My wife Judy baked bread recently for our annual St. Patrick’s Day luncheon at Pickering Labs. She’s an excellent baker, and her Irish Soda Bread is a favorite addition to the corned beef and cabbage “traditional” fare. Soda bread uses baking soda instead of yeast as the rising agent for the dough. In addition to baking soda, her recipe also calls for flour, salt, and buttermilk. This is typical for soda bread, as the buttermilk contains the lactic acid required for the ‘rising’ reaction with the sodium bicarbonate.
Having grown up in Southern California, I have fond childhood memories of another special kind of bread – Salt-Rising Bread. This denser bread relies on the fermentation of salt-tolerant bacteria in cornmeal. The cornmeal must be freshly stone ground, and the dry ingredients also include sugar and salt. The starter is formed as scalded milk is poured over the dry ingredients, and then left to incubate for about twelve hours at 100 or so degrees. Despite its name, salt is a relatively minor ingredient in the bread.
The Van de Kamp’s bakery had a rich history which straddled my own childhood and years living in the greater Los Angeles area. Although the bakery was originally sold by the Van de Kamp family back in the 1950’s when Theodore Van de Kamp died, the Dutch windmill style bakeries and fresh salt-rising bread remained a warm memory for many of us Southern California children. When accompanying my mom to buy our bread, I was treated on more than one occasion to a free windmill toy and a cookie.
By the mid-1970’s, the Van de Kamp bakeries had stopped baking the salt-rising bread I grew up on, but by that point I had left Southern California and moved up to the Bay Area, a region where the Van de Kamp bread had been seldom offered and shortly went out of business. However, in San Francisco, sourdough bread reigned supreme and had since the California Gold Rush.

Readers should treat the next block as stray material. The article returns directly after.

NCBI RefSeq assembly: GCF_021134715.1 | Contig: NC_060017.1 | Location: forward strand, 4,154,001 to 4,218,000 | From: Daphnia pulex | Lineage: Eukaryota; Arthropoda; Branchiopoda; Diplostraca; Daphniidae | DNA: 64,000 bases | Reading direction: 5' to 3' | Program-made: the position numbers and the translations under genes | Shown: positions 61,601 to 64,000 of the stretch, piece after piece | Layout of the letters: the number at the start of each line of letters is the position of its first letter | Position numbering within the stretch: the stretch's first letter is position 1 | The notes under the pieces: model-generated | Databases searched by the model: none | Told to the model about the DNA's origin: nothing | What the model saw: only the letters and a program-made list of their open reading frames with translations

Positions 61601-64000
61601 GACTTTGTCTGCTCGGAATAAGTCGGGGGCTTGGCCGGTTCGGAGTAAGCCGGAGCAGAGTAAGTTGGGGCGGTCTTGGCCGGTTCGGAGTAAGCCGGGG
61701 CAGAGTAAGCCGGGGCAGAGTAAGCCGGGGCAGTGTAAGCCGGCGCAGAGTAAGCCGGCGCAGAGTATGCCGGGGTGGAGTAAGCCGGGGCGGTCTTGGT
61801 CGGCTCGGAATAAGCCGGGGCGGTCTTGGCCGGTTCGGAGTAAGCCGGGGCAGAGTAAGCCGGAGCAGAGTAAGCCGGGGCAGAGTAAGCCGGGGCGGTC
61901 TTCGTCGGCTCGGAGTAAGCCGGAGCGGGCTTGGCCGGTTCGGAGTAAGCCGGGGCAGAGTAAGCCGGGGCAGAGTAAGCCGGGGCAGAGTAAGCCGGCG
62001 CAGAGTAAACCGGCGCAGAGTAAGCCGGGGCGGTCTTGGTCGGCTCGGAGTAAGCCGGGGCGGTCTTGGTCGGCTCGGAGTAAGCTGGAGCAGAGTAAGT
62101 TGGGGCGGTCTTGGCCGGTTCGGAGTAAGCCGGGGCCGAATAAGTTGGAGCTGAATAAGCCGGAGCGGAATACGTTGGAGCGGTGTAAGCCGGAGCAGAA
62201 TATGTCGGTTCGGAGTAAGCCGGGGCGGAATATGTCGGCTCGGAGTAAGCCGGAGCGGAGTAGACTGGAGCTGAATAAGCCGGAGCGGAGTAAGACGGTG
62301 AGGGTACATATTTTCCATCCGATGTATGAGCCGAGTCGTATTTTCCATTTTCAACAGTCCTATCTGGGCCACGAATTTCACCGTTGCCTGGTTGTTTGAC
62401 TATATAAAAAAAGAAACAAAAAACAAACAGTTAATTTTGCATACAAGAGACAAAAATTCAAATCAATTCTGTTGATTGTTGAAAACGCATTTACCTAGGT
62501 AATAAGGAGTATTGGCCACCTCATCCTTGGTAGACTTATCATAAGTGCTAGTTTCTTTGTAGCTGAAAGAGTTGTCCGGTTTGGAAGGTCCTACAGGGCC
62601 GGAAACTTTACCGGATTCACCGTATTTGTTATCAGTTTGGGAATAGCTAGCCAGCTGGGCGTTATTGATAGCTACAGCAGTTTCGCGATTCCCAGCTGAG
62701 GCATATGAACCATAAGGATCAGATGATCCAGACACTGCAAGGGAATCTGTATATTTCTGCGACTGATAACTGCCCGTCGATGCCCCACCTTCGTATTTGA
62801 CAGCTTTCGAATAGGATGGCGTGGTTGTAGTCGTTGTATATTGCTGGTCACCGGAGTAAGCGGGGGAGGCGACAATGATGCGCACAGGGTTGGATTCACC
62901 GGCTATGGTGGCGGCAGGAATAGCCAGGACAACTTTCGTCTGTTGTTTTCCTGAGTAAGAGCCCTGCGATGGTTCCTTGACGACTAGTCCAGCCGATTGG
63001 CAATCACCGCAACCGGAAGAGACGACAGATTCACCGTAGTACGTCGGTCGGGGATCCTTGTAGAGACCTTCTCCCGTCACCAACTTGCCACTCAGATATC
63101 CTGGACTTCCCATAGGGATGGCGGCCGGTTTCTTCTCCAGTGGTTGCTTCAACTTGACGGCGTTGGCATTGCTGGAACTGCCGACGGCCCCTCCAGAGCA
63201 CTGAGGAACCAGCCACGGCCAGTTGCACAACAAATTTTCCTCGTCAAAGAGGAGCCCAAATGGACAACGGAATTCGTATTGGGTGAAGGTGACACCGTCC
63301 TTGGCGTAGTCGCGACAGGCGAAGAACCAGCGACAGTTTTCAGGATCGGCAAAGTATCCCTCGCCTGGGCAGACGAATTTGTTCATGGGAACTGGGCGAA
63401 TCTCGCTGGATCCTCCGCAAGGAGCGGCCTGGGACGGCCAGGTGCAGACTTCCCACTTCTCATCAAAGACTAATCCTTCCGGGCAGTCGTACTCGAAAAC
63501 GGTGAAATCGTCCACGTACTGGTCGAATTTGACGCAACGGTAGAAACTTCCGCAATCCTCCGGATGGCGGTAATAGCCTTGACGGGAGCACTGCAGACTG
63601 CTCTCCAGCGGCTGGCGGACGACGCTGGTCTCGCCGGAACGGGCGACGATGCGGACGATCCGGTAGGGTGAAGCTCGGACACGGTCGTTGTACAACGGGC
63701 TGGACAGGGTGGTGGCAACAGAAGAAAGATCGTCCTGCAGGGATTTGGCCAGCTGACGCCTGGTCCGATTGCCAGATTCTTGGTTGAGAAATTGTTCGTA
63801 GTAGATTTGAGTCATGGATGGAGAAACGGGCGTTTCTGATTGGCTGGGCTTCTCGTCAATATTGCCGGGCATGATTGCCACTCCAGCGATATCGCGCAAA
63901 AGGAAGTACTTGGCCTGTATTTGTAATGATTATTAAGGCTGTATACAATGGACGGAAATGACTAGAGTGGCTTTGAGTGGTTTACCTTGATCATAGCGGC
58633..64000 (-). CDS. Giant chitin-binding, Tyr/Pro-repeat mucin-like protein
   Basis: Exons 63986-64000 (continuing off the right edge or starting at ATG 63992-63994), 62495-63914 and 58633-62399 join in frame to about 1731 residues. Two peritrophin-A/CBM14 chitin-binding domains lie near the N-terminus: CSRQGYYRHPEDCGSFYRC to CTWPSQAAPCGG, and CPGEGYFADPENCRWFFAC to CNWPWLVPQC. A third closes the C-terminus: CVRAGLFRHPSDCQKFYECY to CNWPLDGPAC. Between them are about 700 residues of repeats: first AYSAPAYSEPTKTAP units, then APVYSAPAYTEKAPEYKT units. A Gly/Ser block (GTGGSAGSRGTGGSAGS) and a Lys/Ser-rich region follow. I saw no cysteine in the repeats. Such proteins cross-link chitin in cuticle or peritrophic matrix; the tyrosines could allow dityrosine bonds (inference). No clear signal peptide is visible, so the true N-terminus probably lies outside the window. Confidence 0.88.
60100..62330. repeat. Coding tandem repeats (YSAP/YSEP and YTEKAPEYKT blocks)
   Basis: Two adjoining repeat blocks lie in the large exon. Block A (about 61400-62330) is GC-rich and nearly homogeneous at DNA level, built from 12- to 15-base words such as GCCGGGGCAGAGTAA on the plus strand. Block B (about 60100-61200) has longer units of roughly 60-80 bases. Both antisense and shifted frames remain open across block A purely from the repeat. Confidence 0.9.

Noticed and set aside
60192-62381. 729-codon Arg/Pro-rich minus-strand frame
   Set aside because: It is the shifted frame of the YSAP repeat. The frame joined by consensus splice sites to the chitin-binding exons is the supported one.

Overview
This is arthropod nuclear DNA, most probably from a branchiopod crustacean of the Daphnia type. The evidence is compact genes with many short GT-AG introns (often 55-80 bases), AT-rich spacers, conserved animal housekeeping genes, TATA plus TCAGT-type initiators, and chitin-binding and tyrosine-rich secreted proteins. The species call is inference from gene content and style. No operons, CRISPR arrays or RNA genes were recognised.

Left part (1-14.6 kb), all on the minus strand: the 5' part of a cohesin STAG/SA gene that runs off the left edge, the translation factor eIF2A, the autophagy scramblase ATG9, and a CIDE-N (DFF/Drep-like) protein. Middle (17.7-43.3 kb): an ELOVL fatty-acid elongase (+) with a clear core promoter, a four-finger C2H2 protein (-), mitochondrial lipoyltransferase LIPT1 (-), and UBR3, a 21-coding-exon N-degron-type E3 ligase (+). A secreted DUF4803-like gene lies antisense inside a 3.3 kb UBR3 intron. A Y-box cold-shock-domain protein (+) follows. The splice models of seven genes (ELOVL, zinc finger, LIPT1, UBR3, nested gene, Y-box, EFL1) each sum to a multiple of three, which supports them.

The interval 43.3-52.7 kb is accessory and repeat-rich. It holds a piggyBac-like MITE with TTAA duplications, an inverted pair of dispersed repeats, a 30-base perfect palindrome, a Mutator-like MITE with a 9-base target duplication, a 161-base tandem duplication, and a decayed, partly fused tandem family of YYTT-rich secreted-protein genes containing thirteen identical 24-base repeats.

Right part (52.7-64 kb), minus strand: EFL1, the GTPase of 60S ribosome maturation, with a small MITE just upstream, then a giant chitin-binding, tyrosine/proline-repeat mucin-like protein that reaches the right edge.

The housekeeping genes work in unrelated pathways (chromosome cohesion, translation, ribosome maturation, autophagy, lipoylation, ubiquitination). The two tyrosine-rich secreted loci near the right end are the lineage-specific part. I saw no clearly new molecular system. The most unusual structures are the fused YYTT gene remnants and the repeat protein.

Sourdough bread also uses natural microbes as a rising agent, but the longer fermentation of the starter allows the Lactic Acid produced by the Lactobacillus to give the bread a uniquely sour taste. Naturally occurring yeasts such as Saccharomyces exigua and Saccharomyces cerevisiae also participate in the rising. Sourdough yeasts work slower than today’s packaged yeasts, increasing the time needed for fermentation to multiple days. San Francisco sourdoughs are usually kept closer to 70 degrees and often need a week to become stabilized.
Flour and water are combined in the starter, and various methods for introducing micro-organisms and stabilizing the dough are used. Often times, boiled potatoes are used to help increase the activity of the bacteria. Creating a sourdough starter is a baker’s science, and each recipe is unique and starter closely monitored. As a result, bakers are often using “mother dough” that is many years old. Some bakeries, such as the Boudin Bakery, are able to trace their “mother dough” back to the Gold Rush era.
During the 1980’s, as modern food processes and general business consolidation trended, San Francisco bakeries fell into the hardship of competition with prepackaged bread. Smaller bakeries were driven out of business, and the long-term survivors tended to be the larger bakeries with well-established distribution channels. I moved to Oregon during this time, and my observations upon returning to the Bay Area some years later made it clear that there was a stark change in the availability of good local sourdough bread. Fortunately for my family, Judy was at the peak of her baking heyday during this time and we were seldom lacking in good bread around my house!
Fast forward to now, and the artisan bread movement has brought back the ability to purchase good, hand-made loaves of bread. Specialty bakeries have been started and thrive in high numbers. Even restaurants and grocery stores are taking the time to bake their own bread. I personally continue to feel that no sourdough of modern San Francisco origin can compete to the distinct sour taste and texture of earlier days, but there is no Pickering starter dough dating back to 1970 lurking in my refrigerator, so I make do with what’s available. It is my sincere hope that the continued evolution of artisan bread, gastronomy, and the souring culture will ultimately recreate my ideal sourdough again soon.
Until then, at least we can look forward to St. Patrick’s Day each year, when Judy will rise to the occasion and bake a unique bread to treat us all again!